‘Lost Generation’ of Fossil Employees Sets New Expectations as Job Numbers Shrink
Buffeted by low oil prices and a less then favourable image, Canada’s fossil companies are no longer the obvious career choice they once were for engineering students in provinces like Alberta, according to a survey of recent industry research published this week by JWN Energy.
“The appeal of employment in the industry has taken a hit in recent years,” JWN notes, to the extent that “the industry may struggle to recruit fresh talent in the coming years.”
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That observation led JWN to wonder whether recent engineering graduates represent a “lost generation” for oil and gas employers.
“Young graduates shy away from wanting to be associated with the seemingly older and less eco-friendly oil and gas industry, as opposed to new, technologically-driven green sectors,” stated the Global Energy Talent Index released earlier this year by Airswift and Energy Jobline, based on a survey of 16,000 energy industry hiring managers and other professionals around the world.
In contrast to past periods of economic uncertainty, “the bounceback is not the same as it has been in previous downturns, so certainly the growth in employment opportunities will be slower over a longer period of time,” agreed Carol Howes, vice-president of communications at the Petroleum Labour Market Information (PetroLMI) division of Enform, based on a market outlook the firm released in March. “We do think this downturn will have a larger impact on the level of interest of young people to get into the industry.”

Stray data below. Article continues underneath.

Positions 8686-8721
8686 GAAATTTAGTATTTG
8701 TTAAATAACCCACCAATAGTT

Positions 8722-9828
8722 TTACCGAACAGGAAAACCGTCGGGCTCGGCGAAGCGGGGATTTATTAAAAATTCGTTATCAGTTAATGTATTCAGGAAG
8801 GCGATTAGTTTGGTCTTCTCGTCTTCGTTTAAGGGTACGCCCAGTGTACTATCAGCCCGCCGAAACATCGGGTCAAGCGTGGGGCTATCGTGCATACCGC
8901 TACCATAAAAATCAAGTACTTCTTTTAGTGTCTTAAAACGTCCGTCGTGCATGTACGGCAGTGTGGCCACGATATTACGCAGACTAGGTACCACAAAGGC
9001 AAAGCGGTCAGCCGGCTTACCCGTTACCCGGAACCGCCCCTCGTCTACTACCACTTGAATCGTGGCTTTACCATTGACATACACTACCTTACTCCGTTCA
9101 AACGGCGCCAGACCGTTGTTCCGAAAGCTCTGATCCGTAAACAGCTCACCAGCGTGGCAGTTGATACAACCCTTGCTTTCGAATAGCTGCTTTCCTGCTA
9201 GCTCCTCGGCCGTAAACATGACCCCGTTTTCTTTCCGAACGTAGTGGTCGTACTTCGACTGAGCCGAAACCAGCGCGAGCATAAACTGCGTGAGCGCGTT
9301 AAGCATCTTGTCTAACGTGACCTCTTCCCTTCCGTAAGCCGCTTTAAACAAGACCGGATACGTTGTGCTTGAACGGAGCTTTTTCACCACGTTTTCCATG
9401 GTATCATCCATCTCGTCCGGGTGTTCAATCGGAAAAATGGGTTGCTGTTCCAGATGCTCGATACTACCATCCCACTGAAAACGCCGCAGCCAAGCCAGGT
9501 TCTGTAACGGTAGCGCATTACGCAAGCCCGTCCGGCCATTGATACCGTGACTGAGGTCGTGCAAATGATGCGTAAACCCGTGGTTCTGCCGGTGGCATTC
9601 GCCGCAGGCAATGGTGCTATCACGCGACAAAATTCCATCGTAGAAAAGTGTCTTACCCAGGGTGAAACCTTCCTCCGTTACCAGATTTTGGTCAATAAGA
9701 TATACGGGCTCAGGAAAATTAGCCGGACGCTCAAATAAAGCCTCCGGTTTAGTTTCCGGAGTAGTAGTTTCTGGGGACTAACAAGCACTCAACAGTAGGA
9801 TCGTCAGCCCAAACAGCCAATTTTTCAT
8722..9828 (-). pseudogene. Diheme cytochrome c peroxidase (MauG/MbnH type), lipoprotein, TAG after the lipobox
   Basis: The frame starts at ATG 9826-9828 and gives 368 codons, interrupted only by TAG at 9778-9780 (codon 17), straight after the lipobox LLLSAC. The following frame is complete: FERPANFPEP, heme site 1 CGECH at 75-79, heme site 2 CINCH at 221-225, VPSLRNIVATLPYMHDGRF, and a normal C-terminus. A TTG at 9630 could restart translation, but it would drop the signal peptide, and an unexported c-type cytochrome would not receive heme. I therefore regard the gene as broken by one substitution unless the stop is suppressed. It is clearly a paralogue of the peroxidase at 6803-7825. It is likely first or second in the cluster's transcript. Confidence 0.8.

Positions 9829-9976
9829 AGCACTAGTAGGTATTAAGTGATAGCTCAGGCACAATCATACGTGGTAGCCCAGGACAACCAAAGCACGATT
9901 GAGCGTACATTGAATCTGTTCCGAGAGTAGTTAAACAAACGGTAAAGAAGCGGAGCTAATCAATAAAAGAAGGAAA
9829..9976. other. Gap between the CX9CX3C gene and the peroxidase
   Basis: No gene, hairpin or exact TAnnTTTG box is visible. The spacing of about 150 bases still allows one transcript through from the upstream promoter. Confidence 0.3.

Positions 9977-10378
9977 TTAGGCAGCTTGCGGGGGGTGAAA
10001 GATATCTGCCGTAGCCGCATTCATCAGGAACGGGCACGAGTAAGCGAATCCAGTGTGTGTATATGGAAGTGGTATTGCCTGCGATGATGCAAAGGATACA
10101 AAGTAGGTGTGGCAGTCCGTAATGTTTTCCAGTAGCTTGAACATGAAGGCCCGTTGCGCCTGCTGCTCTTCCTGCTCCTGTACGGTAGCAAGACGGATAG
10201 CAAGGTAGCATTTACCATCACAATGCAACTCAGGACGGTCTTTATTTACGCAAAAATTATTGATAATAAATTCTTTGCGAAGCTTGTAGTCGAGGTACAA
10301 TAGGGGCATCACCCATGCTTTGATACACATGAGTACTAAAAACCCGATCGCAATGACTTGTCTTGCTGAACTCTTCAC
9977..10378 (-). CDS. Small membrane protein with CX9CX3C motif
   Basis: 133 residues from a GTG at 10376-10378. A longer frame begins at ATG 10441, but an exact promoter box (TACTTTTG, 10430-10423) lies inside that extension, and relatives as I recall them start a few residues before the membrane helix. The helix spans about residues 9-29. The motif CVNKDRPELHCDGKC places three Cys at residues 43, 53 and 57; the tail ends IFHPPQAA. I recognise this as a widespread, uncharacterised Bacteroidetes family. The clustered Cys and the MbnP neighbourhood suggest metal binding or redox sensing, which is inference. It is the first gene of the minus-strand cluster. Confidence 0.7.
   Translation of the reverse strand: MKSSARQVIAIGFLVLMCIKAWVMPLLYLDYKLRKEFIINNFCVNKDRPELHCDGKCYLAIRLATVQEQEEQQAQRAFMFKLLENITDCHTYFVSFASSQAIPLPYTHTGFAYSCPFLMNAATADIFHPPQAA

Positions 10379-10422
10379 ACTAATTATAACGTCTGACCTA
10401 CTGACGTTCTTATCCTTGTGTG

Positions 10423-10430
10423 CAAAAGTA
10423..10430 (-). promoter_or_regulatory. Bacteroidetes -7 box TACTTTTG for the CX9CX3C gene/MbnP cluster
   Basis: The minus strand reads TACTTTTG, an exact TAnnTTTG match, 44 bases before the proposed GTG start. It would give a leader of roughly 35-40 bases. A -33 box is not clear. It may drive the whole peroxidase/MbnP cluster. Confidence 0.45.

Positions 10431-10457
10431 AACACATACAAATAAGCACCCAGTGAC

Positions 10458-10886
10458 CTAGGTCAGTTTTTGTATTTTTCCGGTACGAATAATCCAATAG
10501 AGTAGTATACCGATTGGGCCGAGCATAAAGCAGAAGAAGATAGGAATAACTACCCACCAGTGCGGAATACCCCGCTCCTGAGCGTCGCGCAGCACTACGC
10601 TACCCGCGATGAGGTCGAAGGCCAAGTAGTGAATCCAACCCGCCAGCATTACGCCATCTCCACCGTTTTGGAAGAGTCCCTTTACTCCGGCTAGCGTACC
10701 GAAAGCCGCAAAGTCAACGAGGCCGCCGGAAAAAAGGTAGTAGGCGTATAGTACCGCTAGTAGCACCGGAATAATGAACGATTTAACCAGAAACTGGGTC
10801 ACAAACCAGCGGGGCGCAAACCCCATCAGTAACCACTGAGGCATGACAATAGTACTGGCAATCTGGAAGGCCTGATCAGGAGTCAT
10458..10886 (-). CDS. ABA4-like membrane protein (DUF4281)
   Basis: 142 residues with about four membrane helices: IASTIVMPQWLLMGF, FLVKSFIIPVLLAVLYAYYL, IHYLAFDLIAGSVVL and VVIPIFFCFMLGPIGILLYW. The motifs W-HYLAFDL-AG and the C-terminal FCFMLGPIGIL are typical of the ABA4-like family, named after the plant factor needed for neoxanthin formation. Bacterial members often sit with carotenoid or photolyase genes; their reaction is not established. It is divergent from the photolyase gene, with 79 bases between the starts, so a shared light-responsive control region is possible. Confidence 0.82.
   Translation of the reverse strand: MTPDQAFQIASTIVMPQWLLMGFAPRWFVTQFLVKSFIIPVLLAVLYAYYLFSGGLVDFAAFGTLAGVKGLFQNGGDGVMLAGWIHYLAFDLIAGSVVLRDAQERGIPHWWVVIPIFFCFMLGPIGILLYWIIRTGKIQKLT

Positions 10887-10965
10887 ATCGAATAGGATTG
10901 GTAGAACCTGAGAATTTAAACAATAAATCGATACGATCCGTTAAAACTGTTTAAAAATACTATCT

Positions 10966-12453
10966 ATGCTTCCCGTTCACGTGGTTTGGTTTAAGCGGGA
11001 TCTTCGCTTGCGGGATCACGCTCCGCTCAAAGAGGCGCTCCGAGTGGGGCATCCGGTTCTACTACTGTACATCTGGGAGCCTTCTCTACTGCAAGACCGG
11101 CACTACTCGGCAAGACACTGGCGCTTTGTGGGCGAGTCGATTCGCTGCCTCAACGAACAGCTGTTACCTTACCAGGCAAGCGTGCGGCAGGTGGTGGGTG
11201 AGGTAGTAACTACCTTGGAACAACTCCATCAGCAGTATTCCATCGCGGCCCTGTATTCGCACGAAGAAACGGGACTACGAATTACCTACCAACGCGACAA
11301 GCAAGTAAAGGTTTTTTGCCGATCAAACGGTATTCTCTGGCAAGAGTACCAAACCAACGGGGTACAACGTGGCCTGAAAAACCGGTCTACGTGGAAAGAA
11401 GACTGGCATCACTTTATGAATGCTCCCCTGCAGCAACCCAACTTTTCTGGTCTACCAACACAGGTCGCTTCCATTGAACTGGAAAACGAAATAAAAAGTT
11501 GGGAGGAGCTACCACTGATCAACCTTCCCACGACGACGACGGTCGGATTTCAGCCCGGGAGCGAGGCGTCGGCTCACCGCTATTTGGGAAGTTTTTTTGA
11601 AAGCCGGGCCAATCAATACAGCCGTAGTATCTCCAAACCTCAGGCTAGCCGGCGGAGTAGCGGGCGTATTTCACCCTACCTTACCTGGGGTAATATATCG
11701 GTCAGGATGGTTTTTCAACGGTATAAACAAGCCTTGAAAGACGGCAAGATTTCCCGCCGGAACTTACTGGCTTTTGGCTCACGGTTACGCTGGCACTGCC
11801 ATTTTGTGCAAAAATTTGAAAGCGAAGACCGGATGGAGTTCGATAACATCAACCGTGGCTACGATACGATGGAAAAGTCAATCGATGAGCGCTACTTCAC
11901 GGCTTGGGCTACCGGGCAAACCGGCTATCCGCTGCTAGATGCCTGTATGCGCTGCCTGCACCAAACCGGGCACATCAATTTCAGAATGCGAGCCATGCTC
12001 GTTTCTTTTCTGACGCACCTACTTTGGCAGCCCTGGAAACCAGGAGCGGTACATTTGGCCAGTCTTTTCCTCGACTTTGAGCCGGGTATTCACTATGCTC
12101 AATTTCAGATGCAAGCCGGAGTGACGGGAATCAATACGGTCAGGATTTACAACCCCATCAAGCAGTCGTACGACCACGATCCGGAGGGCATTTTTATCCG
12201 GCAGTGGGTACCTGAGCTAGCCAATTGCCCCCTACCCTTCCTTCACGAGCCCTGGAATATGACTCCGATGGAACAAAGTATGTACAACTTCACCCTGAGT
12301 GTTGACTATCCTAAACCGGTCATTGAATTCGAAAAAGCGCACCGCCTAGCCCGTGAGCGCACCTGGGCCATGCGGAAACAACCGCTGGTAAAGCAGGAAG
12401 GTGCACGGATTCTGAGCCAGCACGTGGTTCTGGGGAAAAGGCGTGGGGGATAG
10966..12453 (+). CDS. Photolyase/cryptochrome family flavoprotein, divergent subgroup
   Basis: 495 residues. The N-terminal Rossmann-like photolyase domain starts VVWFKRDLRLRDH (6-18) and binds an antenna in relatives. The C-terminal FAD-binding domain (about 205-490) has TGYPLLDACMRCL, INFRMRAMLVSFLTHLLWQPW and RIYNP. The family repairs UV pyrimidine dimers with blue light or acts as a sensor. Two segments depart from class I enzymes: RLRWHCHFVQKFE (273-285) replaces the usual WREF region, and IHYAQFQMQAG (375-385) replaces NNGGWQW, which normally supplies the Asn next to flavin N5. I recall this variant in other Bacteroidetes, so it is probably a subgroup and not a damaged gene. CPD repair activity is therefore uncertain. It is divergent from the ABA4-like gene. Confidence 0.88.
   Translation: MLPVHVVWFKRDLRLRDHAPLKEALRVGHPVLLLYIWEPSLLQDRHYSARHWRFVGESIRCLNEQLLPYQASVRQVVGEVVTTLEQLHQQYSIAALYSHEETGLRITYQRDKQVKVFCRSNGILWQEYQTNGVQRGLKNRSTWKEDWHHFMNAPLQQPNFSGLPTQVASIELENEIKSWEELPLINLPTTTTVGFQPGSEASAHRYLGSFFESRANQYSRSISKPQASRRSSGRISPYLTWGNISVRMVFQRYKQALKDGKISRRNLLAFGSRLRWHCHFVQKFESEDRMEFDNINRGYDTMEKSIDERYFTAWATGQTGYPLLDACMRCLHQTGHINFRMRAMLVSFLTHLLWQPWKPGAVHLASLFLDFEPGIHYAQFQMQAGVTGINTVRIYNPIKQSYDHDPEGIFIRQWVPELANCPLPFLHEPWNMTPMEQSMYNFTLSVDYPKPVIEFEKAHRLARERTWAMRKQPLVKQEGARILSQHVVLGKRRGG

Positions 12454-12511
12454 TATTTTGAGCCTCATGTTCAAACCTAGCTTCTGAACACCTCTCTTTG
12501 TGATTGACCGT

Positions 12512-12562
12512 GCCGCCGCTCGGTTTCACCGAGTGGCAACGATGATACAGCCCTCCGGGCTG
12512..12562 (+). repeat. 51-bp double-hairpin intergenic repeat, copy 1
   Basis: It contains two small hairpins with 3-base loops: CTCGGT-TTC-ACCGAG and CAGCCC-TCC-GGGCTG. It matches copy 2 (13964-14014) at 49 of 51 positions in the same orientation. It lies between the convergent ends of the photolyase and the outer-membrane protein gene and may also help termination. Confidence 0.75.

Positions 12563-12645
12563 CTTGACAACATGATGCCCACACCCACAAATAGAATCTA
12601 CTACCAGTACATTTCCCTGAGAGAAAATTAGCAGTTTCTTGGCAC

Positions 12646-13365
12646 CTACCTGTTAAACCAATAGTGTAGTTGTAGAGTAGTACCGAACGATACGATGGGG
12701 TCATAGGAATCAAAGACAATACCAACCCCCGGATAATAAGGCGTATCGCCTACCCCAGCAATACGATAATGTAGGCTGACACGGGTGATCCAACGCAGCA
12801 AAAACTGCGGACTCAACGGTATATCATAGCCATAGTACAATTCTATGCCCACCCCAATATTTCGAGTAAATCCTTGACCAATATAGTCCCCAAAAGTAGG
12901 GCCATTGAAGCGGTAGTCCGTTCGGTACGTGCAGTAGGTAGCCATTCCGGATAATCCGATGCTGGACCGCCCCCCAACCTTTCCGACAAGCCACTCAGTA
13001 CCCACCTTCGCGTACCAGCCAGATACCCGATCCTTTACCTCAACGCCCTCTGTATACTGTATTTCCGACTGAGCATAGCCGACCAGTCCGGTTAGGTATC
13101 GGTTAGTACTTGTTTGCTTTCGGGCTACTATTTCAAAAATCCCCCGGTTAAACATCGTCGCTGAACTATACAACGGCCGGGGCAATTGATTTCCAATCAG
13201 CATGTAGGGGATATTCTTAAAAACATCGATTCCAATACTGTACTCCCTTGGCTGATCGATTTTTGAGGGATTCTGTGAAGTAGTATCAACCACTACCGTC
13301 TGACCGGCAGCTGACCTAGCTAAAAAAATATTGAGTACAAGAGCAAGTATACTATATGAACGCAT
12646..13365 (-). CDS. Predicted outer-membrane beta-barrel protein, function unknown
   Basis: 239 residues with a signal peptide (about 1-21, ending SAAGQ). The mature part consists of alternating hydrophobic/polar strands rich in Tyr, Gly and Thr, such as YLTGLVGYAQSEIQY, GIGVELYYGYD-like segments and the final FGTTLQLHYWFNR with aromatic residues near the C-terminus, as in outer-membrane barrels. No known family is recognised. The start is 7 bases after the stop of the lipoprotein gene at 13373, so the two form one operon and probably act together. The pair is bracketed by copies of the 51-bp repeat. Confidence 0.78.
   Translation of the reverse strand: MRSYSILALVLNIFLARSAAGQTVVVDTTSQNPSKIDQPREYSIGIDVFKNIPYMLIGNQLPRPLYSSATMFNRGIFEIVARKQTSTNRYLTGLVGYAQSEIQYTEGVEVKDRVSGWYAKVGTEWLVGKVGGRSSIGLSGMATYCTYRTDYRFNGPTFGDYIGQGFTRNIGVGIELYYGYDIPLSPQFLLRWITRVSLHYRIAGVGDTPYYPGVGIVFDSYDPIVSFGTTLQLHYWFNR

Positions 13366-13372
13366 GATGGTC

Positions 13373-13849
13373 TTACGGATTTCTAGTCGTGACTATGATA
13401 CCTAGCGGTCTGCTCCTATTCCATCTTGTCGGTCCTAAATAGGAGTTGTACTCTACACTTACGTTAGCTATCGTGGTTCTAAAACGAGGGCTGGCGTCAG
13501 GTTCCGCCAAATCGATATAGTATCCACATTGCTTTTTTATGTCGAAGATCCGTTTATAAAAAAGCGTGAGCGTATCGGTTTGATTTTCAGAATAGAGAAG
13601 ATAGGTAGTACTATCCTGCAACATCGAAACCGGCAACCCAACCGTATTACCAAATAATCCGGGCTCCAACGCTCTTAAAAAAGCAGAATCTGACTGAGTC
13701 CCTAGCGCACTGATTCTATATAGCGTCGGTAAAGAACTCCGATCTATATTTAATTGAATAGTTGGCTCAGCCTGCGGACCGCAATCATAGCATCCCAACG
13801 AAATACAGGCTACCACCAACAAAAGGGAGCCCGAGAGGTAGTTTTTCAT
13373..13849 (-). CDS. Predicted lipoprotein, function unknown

PetroLMI reported that 4,136 new employees joined the Canadian fossil industry in 2014, bringing the total head count to 226,459. By 2016, the work force had shrunk by 50,000, and only 3,354 new arrivals started new jobs.
“In a delayed recovery scenario, the forecast number of new entrants to the industry bottoms out at 3,010 in 2018 before rising slowly to 3,146 by 2021,” JWN reports. “In a modest recovery scenario, the number of newcomers hits its low in 2017 at 3,166 and increases to 3,326 by 2021. But regardless of how quickly the industry recovers, the numbers remain well below the pre-downturn numbers.”
(Which may be just fine with fossil companies that are getting excited at the prospect of “de-manning” large segments of their oilfield activity.)
PetroLMI also found that younger employees entering the industry for the first time “prefer indoor positions and high tech work, as opposed to more traditional oil and gas jobs,” JWN adds. “At the same time, they are more interested in sustainability and renewable energy, and they want oil and gas employers to align more closely with their own values.”
“There’s a certain perception that really needs to be addressed in terms of the kind of work that they can do in the oil and gas industry,” Howes says. “It is a very highly technical, innovative industry, so many of the characteristics that they’re looking for in a company do exist. Unfortunately, whether rightly or wrongly, some have a perception that has dissuaded them that their values can be aligned with what the oil and gas industry offers.”